Following a consultation commenced last year, the Government have this week announced new regulations that will oblige registered providers of social housing to install, as a minimum, one smoke alarm on each storey of a building used wholly or partly as residential accommodation.

In addition, both providers and private landlords will be required by law to install carbon monoxide alarms in rented properties that have fixed combustion appliances like gas fires or boilers (excluding gas cookers) or must be installed at the time when such appliances are installed.

In circumstances where tenants report a faulty alarm, both providers and private sector landlords must ensure they are repaired or replaced. Providers will need to ensure that their disrepairs reporting processes are able to identify and prioritise required repairs and replacements.

Nonetheless, testing of the alarms will remain the responsibility of the tenant. It is therefore unclear how providers will approach this, and how often faulty alarms will be identified if routine testing is not undertaken. Further guidance from the Government may be released, which may address these issues.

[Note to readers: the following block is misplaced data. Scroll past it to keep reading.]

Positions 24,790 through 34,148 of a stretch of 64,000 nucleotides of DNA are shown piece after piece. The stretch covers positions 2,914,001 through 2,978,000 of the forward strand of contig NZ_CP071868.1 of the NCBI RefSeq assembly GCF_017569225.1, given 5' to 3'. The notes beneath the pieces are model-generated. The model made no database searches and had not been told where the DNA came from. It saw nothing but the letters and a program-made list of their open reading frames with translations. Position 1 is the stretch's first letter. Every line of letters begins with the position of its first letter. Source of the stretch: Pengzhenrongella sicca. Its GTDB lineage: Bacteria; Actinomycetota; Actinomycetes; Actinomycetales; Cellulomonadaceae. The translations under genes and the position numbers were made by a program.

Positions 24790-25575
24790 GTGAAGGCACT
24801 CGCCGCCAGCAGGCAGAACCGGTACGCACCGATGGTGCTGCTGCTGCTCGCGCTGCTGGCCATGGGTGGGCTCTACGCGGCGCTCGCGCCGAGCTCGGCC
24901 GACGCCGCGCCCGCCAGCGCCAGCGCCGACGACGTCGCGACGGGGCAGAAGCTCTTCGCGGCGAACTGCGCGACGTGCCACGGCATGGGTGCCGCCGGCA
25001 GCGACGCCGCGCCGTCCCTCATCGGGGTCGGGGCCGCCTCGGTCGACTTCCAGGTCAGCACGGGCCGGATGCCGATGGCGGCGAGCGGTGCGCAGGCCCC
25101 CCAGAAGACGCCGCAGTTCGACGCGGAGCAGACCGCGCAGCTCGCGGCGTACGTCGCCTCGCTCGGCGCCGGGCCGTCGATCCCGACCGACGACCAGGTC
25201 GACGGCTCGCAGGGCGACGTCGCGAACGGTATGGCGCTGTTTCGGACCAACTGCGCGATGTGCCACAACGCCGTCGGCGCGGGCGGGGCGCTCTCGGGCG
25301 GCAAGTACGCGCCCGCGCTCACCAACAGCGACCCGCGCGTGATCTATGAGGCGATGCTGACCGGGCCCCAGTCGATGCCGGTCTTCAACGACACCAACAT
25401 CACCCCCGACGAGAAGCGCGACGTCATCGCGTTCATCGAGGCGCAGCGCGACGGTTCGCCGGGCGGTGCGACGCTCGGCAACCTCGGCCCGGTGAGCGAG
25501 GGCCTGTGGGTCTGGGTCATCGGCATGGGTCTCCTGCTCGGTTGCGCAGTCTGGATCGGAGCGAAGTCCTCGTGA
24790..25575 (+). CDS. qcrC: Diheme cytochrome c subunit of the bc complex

These changes will be brought about through amendments to the Smoke and Carbon Monoxide Alarm (England) Regulations 2015 and the statutory guidance (Approved Document J) supporting Part J of the Building Regulations.

The requirements will no doubt be welcome across the social housing sector and reflect the importance of the safety of tenants, which according to the National Housing Federation already has smoke alarms in 95% of social homes. Providers will need to ensure they keep the changes and any subsequent guidance under review, to ensure they can effectively and appropriately the requirements.

As a result, providers will need to keep under review how to implement these requirements, taking into account any further guidance issued. For more detailed advice in relation to these issues please contact Amy Callahan-Page or Lorna Kenyon.